Why it’s okay to be angry
My family is white, working class/poor, and American, specifically Southern, and that creates a variety of cultural issues and applications that have an effect on the way my family interacts.
There are unspoken rules and customs within the South about the appropriateness of certain emotions and it controls what’s said and what’s not said. This creates an environment where people who are violently abusive and who harass others can often get away with what they do because, while their ability to abuse others is left free and unquestioned, a victim complaining about what is happening to them is improper and it’s seen as disruptive.
My mother has taught me to question authority, but at the same time within the South I’m expected to “respect the office” as she says. I’m expected to yield to people older than me without question, and usually in the South, if you’re read as a woman, you’re expected to yield to men. Children are meant to be seen, not heard. Women are meant to be pretty, not angry.
This is a tool that physical, psychological, sexual, and emotional abusers have taken full advantage of for decades. It’s one of the things, among many, I deeply despise about my heritage and history and why I always strive to speak when I can, unless it risks my personal safety.
The appropriateness of anger
The issue of anger and appropriateness comes up a lot for me, even outside of my family. I often wear my heart and emotions on my sleeve and while I do keep to myself, I am an excitable and reactive person. I’ve been told by others that I overreact to things and that I can be aggressive to the point where it intimidates people. The idea of my being intimidating just seems odd to me.
I grew up with three half siblings who constantly bullied me and degraded me. To put it in perspective, these half siblings threw rocks at my mother’s stomach when she was pregnant with me. I was despised before I was born, which I feel has really messed up my own personal barometer on aggression.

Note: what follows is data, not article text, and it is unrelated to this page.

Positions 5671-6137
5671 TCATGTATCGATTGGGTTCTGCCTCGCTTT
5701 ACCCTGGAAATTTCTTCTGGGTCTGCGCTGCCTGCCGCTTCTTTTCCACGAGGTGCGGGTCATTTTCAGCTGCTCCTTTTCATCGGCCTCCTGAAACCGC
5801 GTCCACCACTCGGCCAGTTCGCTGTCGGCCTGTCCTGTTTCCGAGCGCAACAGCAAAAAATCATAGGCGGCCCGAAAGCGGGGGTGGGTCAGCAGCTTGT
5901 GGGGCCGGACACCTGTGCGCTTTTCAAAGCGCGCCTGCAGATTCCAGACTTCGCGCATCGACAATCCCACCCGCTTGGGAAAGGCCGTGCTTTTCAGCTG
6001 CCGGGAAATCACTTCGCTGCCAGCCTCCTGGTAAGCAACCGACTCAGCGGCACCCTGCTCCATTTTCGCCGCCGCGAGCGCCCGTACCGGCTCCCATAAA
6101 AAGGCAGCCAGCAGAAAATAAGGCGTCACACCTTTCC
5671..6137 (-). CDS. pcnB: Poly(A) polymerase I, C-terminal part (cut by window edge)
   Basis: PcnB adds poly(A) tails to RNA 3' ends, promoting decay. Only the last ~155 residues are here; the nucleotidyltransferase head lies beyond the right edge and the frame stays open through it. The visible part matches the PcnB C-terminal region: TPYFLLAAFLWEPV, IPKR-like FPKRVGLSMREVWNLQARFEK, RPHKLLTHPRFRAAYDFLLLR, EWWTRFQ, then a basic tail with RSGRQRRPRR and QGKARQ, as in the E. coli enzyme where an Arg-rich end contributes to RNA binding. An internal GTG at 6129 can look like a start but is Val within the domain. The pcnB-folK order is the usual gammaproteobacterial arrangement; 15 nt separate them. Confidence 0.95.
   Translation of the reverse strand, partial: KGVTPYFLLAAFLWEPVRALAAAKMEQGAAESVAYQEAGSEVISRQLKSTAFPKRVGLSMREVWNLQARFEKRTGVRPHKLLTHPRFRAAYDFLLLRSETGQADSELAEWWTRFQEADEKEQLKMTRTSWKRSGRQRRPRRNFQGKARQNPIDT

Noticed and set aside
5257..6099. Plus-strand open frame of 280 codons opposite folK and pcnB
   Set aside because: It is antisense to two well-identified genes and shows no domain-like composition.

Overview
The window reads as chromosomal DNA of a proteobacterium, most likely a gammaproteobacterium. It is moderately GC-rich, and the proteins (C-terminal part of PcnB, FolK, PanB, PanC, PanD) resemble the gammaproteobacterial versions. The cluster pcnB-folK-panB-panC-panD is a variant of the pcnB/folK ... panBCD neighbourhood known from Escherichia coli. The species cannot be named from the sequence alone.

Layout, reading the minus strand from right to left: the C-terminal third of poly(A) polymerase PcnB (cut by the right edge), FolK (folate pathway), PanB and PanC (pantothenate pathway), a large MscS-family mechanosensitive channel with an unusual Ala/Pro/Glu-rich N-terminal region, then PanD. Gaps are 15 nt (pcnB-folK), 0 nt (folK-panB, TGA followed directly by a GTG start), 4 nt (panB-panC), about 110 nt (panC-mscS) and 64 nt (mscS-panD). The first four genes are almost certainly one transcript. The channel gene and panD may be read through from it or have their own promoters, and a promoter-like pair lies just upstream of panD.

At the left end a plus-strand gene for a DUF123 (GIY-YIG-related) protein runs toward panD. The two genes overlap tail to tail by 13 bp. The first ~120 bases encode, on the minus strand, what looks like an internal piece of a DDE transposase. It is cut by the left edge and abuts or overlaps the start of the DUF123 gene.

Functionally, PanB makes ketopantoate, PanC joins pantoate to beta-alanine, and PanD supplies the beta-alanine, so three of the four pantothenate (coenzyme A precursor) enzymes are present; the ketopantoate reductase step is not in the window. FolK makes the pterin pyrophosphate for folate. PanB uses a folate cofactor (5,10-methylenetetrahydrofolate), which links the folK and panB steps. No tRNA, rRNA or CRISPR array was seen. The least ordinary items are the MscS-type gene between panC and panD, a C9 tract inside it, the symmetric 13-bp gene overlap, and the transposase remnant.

Growing up, I had to start aggressively if I bothered to argue or say anything, so I quite often habitually start from an aggressive stance without even realising it. So I am told quite often that I am angry, too angry, for my own good. And as a result of this, my upbringing, my culture, as well as my own struggles with mental illness, I question the validity of all of my emotions, but especially anger.
Anger is largely seen as disruptive, challenging, and terrifying. Abusers know this. Oppressors know this. And they use it to their advantage. That’s why in my family, my step-grandfather could wake up my mother and aunts at two in the morning in a drunken rage and hurl misogynistic insults at them without anyone in our family doing anything about it. That’s why members of my family can steal from each other without anyone making a scene. That’s why all of the talking is silent and behind backs, because making a display of anger is inappropriate, no matter how justified it is.
When you’re angry you’re seen as unhinged. Women in particular are stereotyped as vicious harpies should they show any anger. Black and Latina women are seen as angry without even displaying any signs of anger. Although anger is used to silence people and the accusation of calling someone angry can be equally silencing. Even within activism, people who get angry are seen by fellow people in their movements as hurting their cause, as contributing towards a detriment or a bad reputation.
Anger as toxic and illogical
Anger is seen as not logical. Yet, I would argue that there are situations in this world where the only logical response is anger. I do not believe anger is toxic. I do not believe it is something that you need to “let go” of to be a better person. I believe that, for some people who go through oppression and hardship, anger is something that gives you strength and losing that is the equivalent of giving up. Anger will not solve all of our problems. Anger will not stop the pain. Anger will not necessarily heal us and maybe, for some people, peace is something that brings happiness.